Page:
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The Old Ways: Beltane

by Doug and Sandy Kopf

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Beltane (April 31-May 1), is, like Spring, a fertility festival, but this is the fertility festival par excellence! Beltane, the first day of Summer, is indeed an extravagant holiday. At this time of year, roses are in full bloom, peaches and berries are ripe. In Britain, the countryside is filled with the delicate may-blossoms of the Hawthorn tree. This is the Love Dance of the Gods, the Wedding of Heaven and Earth, the Bridal feast of the Goddess! At Beltane, our energies are turned toward the animal Kingdom:

the fertility of livestock and humans, and the Love and Union that brings a Harvest of new life among us.

Beltane is heralded by the rising of the constellation Pleiades on the dawn horizon. The Pleiades are also known as the Seven Sisters and the first born and most beautiful of the Sisters is named Maia. The month of May is named for Maia. This festival is the time of Her wedding to the God.

The most familiar custom at Beltane is, of course, the Maypole. Today, on May Day, children in some school-yards still dance merrily around the Maypole, weaving pretty patterns, being given no hint of the original purpose of the festival. (The motion picture, 'The Wicker Man', portrays school children being instructed that the Maypole is a phallic symbol! Not likely, in real life!)

Originally, the festivities began on May Eve, when the young people of the villages would go off into the woods or forest in search of the perfect Maypole. Throughout the night, they would sing, dance, and make love, to hasten the arrival of Summer. At Dawn, they would return to the village, bearing with them a living tree.

This tree was then erected in the center of town, in hopes the Tree Spirit would come forth to make fertile the women and animals. The people would join hands and dance around the tree to call forth its Spirit, which wouldmake them fruitful.

Of course, to the Christians, these May Day activities were seen as sinful. In 1583, Philip Stubbes wrote the 'Anatomie of Abuses', stating about the Beltane festivities: "all the young men and maids, old men and wives, run gadding over night to the woods, where they spend all the night in pleasant pastimes; and in the morning they return, bringing with them birch and branches of trees, to deck their assemblies with all. And no marvel, for there is a great Lord present amongst them, as superintendent and Lord over their pastimes and sports, namely, Sathan, prince of hel. But the chiefest jewel they bring from hence is their Maypole..."

Later on, a permanent pole was erected in most villages, and some are still standing today. The tallest surviving Maypole is at Barwick, in Elmet, West Yorkshire, England. It is 86 feet tall and painted, according to tradition, with red and white spiral stripes (red for generative life, and white for new beginnings). Beltane was celebrated as New Years Day, in England, from the 12th to the 18th century. It is safe to assume that the true meaning behind the Maypole had, at least partially, been forgotten by then, since a re-usable dead pole would hardly serve the same purpose as a living tree! Very few old Maypoles have survived. They were demolished by fanatical Puritans, including at least one in the U.S., destroyed in the year 1660. The story of 'The Maypole at Merry Mount' (Mt. Wollaston, Massachusetts) can be found in Nathaniel Hawthorne's collection of short stories, 'Twice Told Tales'. This is a fictionalized account of an actual incident!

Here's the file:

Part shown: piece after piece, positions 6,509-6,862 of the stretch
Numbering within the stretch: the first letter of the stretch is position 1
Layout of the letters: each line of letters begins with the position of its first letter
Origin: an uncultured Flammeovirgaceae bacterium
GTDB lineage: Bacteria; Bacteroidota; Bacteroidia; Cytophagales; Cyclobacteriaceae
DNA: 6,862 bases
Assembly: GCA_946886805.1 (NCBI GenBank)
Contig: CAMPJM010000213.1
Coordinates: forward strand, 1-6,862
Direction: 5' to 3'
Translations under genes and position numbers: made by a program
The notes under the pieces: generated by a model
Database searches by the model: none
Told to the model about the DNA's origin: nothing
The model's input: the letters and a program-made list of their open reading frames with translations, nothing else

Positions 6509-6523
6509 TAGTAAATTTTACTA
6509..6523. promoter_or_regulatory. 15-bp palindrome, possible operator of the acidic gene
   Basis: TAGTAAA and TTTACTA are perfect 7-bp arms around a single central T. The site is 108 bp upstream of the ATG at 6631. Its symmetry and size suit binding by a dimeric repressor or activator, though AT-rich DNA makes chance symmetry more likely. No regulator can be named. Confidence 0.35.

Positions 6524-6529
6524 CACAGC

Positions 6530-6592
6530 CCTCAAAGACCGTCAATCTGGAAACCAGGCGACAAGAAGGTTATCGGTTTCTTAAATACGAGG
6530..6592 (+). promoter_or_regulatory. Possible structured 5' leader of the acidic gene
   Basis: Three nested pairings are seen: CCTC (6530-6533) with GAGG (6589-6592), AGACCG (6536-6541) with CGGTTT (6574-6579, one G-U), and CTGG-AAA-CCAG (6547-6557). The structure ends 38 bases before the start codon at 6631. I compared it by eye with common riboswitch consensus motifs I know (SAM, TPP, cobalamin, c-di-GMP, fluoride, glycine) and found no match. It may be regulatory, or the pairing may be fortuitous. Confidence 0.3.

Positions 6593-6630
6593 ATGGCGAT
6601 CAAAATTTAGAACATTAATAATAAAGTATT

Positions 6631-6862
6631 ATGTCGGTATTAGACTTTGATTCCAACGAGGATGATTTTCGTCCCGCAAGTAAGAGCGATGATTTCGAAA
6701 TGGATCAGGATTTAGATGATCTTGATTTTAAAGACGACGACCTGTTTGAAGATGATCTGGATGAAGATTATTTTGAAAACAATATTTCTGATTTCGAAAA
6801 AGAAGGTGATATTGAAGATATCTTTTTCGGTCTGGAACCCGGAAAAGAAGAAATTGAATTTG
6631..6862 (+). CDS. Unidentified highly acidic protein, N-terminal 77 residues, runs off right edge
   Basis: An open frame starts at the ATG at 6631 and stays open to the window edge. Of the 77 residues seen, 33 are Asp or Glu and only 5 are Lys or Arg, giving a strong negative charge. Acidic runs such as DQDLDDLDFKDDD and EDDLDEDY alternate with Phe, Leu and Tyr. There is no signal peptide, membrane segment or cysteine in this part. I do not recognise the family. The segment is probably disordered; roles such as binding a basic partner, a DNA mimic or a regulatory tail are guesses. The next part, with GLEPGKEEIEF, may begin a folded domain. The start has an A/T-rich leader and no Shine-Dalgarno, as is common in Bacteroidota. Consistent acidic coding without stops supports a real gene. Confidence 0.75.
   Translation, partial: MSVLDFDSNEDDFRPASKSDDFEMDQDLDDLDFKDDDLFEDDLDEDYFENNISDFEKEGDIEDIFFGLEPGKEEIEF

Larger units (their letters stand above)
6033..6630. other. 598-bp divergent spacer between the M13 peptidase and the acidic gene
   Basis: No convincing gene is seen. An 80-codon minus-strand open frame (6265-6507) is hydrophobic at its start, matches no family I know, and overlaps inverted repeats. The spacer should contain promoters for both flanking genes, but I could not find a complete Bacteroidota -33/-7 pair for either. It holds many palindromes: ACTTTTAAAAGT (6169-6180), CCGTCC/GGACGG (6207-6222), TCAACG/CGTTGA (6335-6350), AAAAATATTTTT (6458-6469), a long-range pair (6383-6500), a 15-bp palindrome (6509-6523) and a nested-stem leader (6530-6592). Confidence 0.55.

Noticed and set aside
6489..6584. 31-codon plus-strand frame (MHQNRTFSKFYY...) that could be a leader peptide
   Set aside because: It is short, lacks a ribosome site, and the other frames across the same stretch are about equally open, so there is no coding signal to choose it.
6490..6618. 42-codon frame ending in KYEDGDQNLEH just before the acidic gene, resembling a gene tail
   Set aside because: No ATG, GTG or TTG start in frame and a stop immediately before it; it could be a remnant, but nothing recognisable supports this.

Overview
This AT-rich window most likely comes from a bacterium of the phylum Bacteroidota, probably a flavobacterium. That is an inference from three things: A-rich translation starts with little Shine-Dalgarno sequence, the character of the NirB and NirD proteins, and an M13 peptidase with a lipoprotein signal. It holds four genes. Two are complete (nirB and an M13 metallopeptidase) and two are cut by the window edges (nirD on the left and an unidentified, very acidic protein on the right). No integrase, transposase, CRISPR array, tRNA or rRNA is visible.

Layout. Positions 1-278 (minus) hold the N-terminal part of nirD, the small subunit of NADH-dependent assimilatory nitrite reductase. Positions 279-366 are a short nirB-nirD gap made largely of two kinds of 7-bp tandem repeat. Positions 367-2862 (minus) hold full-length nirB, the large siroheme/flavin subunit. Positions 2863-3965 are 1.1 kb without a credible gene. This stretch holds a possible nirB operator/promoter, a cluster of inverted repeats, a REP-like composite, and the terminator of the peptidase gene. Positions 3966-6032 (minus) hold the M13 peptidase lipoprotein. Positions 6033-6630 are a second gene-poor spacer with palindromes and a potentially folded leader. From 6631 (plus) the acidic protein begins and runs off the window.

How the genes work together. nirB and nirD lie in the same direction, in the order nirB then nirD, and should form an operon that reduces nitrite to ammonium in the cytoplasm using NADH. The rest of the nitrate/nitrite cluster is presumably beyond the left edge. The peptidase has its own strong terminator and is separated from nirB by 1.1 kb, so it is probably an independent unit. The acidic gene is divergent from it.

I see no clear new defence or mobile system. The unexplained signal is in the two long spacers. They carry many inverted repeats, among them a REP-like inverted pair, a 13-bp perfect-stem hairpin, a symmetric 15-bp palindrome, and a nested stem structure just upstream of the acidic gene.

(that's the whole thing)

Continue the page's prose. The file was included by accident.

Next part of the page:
In 1644, Christmas and May Day were both outlawed in England. An ordinance was passed forbidding "the profanation of the Lord's Day by May Poles". All Maypoles were ordered taken down and "no May Pole shall be hereafter set up within this Kingdom of England or dominion of Wales". The Maypoles returned with the Restoration and Pepys described the beginning of King Charles' reign as " The happiest May Day that hath been many a year in England".

Since Beltane was primarily a Fire Festival, fires are prominent among the early customs. The Sun is the prime promoter of life on Earth, so at this life-oriented celebration, fires were lit in recognition of its vital radiation and to enhance its waxing powers. Bonfires were kindled on hilltops and the revelers danced around them until dawn. Since this was the time of the annual migration from the Winter home to the Summer home for some Celts, the fires were divided into two parts and the flocks and herds driven between them for purification and fertility. People ran between them, too, especially new brides (of which there were many!) and childless women. It was said that a girl who danced around nine bonfires would see the face of her husband-to-be in the flames.

In Scotland, all the young boys would meet out on the moor and toast oat cakes in a fire while they feasted on egg-custard (egg-fertility). When the oat cakes were ready, they were broken in pieces and placed in a bonnet, one piece blackened with charcoal. A lottery was held and the holder of the blackened piece was the 'devoted person' to be sacrificed in the fire. In later times, the 'devoted person' was simply required to jump through the flames three times. (Even this sounds a little bit dangerous. One would guess that if he landed in the fire, the older custom would be suddenly revived!) The next day they would go around with their faces blackened with ashes from the fire.

Cakes played a major role in many Beltane customs. A popular one was called the 'knobby cake'. A cake was baked with nine lumps or 'knobs' on it, each one dedicated to a Deity, or Supernatural Being, or to an animal which threatened livestock. Each participant broke off a knob and threw it over the left shoulder, into the fire, saying, for example: "This is for you, gnomes, don't steal my milk," or "This is for you, fox, spare thou my lambs."